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Background: The role of insurance on substance use disorders (SUD) treatment utilization generally is poorly understood and still less is known on how insurance status relates to the use of evidence-based treatment (i.e., medicalization approach) compared to other treatments, like single self-help groups, where the research on effectiveness is less supportive. This study examines associations between health insurance and any SUD treatment utilization as well as use of single self- help versus medicalization approach.

Methods: A cross-sectional study design was used. Data were from the 2015-2017, public use National Surveys on Drug Use and Health (NSDUH). Adjusted logistic regressions were used to examine the associations controlling for socio-demographics, recent major depressive episode, and survey year. All analyses used survey weights to be representative of the US population and account for the NSDUH’s complex survey design.

Results: After adjustment for covariates, those with publicly insured remained more likely to use any SUD treatment in the past year (odd ratio [OR] 1.82; 95% CI: 1.36-2.43), compared to those without insurance. Further, compared with uninsured, those with public insurance reported lower odds of using only self-help treatment (OR 0.42; 95% CI: 0.23-0.74) versus medicalization approach utilization.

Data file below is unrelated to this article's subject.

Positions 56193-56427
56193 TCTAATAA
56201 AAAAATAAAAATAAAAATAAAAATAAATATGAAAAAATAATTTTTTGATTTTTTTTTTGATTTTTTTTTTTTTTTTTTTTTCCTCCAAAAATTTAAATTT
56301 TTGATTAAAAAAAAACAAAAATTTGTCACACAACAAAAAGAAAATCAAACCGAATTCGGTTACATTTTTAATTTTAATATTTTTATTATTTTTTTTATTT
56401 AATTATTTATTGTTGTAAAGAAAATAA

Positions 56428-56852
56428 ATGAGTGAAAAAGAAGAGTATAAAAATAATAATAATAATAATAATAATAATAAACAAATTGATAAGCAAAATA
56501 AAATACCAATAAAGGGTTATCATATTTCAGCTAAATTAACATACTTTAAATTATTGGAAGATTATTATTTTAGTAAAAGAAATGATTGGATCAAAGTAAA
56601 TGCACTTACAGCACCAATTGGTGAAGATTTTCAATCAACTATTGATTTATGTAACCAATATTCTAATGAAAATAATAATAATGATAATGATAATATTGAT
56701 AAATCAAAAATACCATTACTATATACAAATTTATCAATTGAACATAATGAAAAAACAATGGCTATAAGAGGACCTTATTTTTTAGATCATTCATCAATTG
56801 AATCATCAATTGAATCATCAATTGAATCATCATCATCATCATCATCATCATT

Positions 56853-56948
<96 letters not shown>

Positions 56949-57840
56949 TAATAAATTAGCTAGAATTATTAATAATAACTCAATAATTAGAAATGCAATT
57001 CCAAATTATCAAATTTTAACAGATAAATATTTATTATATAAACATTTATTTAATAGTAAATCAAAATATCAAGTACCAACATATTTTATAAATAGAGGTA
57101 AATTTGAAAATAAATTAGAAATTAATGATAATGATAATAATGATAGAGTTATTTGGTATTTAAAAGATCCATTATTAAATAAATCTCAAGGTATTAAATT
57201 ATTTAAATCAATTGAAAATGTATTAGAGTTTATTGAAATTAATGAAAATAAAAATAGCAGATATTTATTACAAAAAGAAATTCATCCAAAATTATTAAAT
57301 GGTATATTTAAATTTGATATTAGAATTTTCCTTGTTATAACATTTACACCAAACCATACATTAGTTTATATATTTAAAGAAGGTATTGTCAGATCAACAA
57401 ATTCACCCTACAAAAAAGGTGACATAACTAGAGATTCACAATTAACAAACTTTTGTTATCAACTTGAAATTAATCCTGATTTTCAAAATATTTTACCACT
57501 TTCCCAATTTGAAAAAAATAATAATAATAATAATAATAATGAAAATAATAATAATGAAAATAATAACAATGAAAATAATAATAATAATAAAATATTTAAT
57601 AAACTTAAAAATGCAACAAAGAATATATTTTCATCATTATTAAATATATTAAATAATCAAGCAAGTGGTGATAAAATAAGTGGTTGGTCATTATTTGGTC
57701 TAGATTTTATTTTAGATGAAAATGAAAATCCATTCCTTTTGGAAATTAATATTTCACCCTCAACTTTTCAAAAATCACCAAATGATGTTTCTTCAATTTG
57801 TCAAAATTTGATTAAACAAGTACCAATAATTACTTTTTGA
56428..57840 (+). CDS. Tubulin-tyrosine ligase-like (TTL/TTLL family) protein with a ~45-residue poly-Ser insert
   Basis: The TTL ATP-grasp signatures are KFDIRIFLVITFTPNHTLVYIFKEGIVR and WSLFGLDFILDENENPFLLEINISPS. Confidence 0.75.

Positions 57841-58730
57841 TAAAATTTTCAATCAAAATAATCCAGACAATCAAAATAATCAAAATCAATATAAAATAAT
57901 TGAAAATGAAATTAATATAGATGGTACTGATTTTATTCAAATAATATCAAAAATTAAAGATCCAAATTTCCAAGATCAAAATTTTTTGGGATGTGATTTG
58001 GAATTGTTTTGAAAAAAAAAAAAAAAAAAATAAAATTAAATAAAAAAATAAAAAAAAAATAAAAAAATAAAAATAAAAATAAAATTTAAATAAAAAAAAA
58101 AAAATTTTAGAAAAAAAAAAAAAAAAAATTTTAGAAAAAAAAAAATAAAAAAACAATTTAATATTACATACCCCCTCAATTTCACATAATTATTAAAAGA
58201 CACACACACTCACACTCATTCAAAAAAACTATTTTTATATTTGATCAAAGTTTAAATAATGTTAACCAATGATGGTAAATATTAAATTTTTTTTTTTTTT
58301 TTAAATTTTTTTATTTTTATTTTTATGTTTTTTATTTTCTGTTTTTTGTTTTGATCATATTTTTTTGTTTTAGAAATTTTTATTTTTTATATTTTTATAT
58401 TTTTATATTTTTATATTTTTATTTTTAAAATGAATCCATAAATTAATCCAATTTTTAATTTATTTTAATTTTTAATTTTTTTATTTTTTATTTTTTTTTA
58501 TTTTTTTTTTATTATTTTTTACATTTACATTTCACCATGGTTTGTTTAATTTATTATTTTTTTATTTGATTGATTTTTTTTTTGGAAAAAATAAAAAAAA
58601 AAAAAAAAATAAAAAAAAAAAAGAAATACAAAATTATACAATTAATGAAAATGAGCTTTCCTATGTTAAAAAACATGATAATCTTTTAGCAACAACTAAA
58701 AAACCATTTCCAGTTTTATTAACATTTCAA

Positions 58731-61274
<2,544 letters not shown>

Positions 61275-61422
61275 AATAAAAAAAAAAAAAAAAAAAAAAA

Conclusions: Publicly insured persons with SUD are more likely to use SUD treatment in the past year than the uninsured. Uninsured people with SUD are more likely to use single self-help as a substitute for medicalization approach.

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Medicine and Health Sciences

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VCU Graduate Research Posters

Differences in treatment for substance use disorders by insurance status: Self-help only versus outpatient medical treatment